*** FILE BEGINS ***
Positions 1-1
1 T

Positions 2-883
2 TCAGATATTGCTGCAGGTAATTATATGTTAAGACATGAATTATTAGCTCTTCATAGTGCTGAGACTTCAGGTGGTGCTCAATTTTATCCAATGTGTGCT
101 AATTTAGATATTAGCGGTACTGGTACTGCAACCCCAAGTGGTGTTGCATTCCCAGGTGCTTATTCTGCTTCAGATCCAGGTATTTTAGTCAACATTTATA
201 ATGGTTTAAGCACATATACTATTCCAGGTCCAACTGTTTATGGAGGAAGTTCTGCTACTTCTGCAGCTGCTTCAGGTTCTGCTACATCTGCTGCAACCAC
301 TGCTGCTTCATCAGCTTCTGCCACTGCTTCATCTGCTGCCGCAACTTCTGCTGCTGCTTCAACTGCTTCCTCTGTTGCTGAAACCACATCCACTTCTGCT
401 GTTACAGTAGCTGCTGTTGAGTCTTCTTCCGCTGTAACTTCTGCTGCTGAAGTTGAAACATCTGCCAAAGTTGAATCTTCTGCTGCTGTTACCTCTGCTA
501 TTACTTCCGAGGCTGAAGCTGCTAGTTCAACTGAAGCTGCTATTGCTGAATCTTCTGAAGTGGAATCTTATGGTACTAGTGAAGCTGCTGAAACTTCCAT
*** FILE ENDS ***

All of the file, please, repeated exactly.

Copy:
Positions 1-1
1 T

Positions 2-883
2 TCAGATATTGCTGCAGGTAATTATATGTTAAGACATGAATTATTAGCTCTTCATAGTGCTGAGACTTCAGGTGGTGCTCAATTTTATCCAATGTGTGCT
101 AATTTAGATATTAGCGGTACTGGTACTGCAACCCCAAGTGGTGTTGCATTCCCAGGTGCTTATTCTGCTTCAGATCCAGGTATTTTAGTCAACATTTATA
201 ATGGTTTAAGCACATATACTATTCCAGGTCCAACTGTTTATGGAGGAAGTTCTGCTACTTCTGCAGCTGCTTCAGGTTCTGCTACATCTGCTGCAACCAC
301 TGCTGCTTCATCAGCTTCTGCCACTGCTTCATCTGCTGCCGCAACTTCTGCTGCTGCTTCAACTGCTTCCTCTGTTGCTGAAACCACATCCACTTCTGCT
401 GTTACAGTAGCTGCTGTTGAGTCTTCTTCCGCTGTAACTTCTGCTGCTGAAGTTGAAACATCTGCCAAAGTTGAATCTTCTGCTGCTGTTACCTCTGCTA
501 TTACTTCCGAGGCTGAAGCTGCTAGTTCAACTGAAGCTGCTATTGCTGAATCTTCTGAAGTGGAATCTTATGGTACTAGTGAAGCTGCTGAAACTTCCAT